• The classical Black-Scholes model can and should beaugmented by some important factors in real markets,including defaultable securities, transactions costs,uncertainties in the model parameters, etc.
• Ideally the pricing models should take into account the wholebasket of financial derivative underlyings, resulting inhigh-dimensional nonlinear PDEs.
• To test the deep BSDE method, we study a special case ofthe recursive valuation model with default risk (Duffie et al.1996, Bender et al. 2015).
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Black-Scholes Equation with Default Risk
• Consider the fair price of a European claim based on 100underlying assets conditional on no default having occurredyet.
• The underlying asset price moves as a geometric Brownianmotion and the possible default is modeled by the first jumptime of a Poisson process.
• The claim value is modeled by a parabolic PDE with thenonlinear function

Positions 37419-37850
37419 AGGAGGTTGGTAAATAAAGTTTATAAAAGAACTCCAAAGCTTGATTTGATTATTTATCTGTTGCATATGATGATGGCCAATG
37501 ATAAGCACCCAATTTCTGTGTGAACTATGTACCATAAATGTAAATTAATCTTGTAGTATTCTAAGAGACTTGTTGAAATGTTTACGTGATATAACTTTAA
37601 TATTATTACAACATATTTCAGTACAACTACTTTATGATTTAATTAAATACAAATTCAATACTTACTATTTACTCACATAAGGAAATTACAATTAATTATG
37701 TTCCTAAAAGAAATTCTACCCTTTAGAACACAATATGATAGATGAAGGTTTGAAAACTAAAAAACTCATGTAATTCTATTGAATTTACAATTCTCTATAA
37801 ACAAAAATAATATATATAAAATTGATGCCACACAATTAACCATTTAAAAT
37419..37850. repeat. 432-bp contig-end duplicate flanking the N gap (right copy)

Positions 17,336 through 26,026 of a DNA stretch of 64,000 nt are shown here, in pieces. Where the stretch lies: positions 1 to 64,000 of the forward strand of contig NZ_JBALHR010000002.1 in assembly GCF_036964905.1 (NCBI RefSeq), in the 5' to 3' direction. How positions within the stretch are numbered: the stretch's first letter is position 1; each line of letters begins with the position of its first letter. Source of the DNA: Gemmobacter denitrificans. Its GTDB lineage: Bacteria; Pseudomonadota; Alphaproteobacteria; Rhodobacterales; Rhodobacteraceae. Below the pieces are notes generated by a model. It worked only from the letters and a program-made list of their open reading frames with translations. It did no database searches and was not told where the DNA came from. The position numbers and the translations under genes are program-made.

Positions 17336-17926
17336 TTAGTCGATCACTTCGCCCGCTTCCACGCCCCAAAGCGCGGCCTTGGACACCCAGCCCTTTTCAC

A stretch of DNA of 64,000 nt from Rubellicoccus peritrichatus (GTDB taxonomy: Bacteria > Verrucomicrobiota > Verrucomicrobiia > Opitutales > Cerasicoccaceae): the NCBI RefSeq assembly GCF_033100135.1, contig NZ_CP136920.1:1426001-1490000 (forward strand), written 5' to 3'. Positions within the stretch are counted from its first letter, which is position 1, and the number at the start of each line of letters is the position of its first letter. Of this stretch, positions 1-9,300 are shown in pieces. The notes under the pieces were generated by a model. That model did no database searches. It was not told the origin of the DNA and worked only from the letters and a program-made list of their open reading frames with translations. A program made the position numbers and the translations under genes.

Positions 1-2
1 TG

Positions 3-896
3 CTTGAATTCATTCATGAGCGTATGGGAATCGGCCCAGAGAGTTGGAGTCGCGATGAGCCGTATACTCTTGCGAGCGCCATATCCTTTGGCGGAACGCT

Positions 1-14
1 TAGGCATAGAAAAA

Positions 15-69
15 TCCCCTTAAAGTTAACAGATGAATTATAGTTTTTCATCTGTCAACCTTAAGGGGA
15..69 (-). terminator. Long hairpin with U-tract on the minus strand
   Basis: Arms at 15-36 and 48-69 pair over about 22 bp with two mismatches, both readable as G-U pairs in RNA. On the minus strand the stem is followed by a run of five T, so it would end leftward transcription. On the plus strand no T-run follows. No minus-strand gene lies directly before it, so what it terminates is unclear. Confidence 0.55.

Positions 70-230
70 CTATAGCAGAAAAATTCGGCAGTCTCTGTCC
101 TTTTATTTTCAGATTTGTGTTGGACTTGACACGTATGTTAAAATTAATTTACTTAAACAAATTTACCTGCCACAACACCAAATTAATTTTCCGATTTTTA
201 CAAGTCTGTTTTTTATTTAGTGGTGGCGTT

f(t, x, u(t, x), σT(t, x)∇u(t, x)
)=− (1− δ)Q(u(t, x))u(t, x)−Ru(t, x).
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Black-Scholes Equation with Default RiskThe not explicitly known “exact” solution at t = 0x = (100, . . . , 100) is computed by the multilevel Picard method.
Figure: Approximation of u(t=0, x=(100, . . . , 100)) against number ofiteration steps. The deep BSDE method achieves a relative error of size0.46% in a runtime of 617 seconds.
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Allen-Cahn Equation
The Allen-Cahn equation is a reaction-diffusion equation for themodeling of phase separation and transition in physics. Here weconsider a typical Allen-Cahn equation with the “double-wellpotential” in 100-dimensional space:
∂u
∂t(t, x) = ∆u(t, x) + u(t, x)− [u(t, x)]3 ,
with initial condition u(0, x) = g(x).
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Allen-Cahn Equation
The not explicitly known “exact” solution at t = 0.3,x = (0, . . . , 0) is computed by the branching diffusion method.
0.00 0.05 0.10 0.15 0.20 0.25 0.30
t
0.00
0.05
0.10
0.15
0.20
0.25
0.30
u(t,0,...,0)
Figure: Left: relative error of the deep BSDE method foru(t=0.3, x=(0, . . . , 0)), which achieves 0.30% in a runtime of 647 seconds.Right: time evolution of u(t, x=(0, . . . , 0)) for t ∈ [0, 0.3], computed by meansof the deep BSDE method.